Herzenberg and other critics of recent reform talk bring up Act 120 of 2010. That reform act helped address an anticipated spike in pension costs by "smoothing" the increases over a long period of time. That law also reduced benefits for new hires.
"Short-term political decisions led to a failure to contribute money that was needed," he said, referring to benefit enhancements and deferral techniques last decade that heightened the liability problem, along with down investment markets.
Corbett is repeating that behavior with the collar tapering, Herzenberg said.
Legal challenges are almost a certainty when it comes to the future benefits of current employees, he added.
"He's gone ahead and made proposals that do lower pensions of current employees, which the courts are likely to decide is unconstitutional," he said.
A lack of appropriate contributions and the potential that investment returns do not yield at least the assumed rate of 7.5 percent annually will mean higher unfunded liabilities, Herzenberg said.
A move away from the defined-benefit plan in favor of the defined-contribution plan for new hires is the way to design a plan best, said Nathan Benefield, director of policy analysis for the conservative-leaning Commonwealth Foundation for Public Policy Alternatives.
"It means affordable and predictable costs for taxpayers," he said.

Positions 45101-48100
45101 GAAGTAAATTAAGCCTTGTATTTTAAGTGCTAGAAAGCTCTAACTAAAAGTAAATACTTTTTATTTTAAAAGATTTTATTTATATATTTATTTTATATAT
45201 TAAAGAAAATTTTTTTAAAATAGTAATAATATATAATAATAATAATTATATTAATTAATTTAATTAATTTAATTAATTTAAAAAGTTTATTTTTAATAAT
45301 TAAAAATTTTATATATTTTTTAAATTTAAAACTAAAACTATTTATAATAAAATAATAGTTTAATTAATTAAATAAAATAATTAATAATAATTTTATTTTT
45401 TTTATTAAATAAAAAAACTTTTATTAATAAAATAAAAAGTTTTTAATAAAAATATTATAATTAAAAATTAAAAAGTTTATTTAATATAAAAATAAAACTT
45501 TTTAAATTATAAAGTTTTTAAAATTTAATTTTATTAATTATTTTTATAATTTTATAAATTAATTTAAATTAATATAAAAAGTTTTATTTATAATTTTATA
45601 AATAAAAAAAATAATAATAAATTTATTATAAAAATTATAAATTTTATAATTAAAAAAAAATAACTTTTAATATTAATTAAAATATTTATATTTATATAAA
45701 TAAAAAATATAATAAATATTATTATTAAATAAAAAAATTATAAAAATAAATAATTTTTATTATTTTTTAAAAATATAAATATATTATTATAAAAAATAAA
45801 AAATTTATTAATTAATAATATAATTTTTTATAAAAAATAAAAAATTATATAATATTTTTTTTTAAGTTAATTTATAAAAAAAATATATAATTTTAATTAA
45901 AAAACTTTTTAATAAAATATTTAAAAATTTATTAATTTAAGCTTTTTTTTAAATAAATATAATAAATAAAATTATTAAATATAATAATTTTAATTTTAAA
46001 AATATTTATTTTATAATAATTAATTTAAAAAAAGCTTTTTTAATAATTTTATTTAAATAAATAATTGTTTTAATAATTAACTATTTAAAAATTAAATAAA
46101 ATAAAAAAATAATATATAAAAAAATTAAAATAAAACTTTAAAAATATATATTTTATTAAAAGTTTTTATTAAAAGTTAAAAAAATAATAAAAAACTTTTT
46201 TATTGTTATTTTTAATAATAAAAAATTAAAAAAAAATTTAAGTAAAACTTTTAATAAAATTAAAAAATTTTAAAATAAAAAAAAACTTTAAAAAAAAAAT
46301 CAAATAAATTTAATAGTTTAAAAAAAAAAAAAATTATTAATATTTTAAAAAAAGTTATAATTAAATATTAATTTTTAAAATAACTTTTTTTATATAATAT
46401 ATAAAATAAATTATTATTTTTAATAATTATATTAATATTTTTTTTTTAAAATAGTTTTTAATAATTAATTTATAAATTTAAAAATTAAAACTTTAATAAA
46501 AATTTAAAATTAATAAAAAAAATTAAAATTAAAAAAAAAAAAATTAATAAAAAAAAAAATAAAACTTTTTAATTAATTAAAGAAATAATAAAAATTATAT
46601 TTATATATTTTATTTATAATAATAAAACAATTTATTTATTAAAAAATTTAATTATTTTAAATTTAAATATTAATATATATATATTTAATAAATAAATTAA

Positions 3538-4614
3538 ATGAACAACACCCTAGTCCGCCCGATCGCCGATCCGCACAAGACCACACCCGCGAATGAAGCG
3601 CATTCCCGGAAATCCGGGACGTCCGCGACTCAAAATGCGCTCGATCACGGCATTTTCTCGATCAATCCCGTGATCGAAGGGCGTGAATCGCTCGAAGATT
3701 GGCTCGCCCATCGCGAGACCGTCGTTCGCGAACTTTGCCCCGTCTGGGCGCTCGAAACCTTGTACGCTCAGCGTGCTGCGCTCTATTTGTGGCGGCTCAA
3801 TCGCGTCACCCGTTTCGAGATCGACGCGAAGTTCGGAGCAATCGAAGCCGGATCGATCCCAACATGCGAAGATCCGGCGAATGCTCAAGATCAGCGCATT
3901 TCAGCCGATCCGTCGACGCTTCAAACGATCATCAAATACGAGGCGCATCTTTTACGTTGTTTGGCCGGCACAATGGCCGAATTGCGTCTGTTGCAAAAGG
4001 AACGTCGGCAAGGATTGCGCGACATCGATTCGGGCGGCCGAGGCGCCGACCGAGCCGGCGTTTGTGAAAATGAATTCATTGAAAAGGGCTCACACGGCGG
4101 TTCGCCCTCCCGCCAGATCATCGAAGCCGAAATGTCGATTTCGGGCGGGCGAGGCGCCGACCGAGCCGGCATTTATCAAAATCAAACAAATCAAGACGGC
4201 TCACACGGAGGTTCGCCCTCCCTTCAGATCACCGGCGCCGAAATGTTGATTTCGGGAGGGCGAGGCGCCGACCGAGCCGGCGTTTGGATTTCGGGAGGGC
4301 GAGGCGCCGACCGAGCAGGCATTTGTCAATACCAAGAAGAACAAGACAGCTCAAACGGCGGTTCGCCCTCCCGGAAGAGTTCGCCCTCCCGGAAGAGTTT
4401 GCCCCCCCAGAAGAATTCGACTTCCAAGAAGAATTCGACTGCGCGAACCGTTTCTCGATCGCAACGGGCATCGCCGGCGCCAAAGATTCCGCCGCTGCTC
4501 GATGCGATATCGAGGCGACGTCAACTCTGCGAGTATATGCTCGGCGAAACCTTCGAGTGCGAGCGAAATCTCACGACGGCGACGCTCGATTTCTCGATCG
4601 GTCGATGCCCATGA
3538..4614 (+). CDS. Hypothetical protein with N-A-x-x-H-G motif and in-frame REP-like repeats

There is concern about the legal challenge over current employees' future benefits, Benefield said.
"(The administration is) banking on those savings. They need a contingency plan," he said of the projected savings achieved through the reforms.
Absent the reforms, Budget Secretary Charles Zogby said, $175 million in general fund spending cuts would likely be needed.
The steep annual contributions for pensions will eventually come back around, Benefield said. He said he would expect some discussion on pension obligation bonds.
"There is still some pain involved," Zogby said the day of the address, highlighting presentation slides that show how contributions and the unfunded liability change with the different reforms. That presentation is available online at www.budget.state.pa.us.
The Commonwealth Foundation also has concerns about growth in Medicaid and welfare spending, which would continue to limit the amount of revenue available to cover rising pension costs.
"Act 120 will cost less than any 401(k) plan and put an end to 10 years of underfunding these plans," Fillman said. "In other words: no more kicking the can down the road."
If these reforms are not enacted, pension liabilities are going to "eat the general fund," said David Patti, president and CEO of the Pennsylvania Business Council.
"There is always a potential legal challenge," he said. "Let's go do it and see if someone wants to litigate it."
With or without reform
Even with the proposed reforms, the unfunded liability will continue to grow this decade, peaking around $62 billion.
With just lower contribution rates through collar tapering, that number could peak at $70 billion, according to the Office of the Budget.
Budget Secretary Charles Zogby called the governor's proposal a "shared-pain approach" and one that should produce long-term savings that outweigh the near-term costs of collar tapering.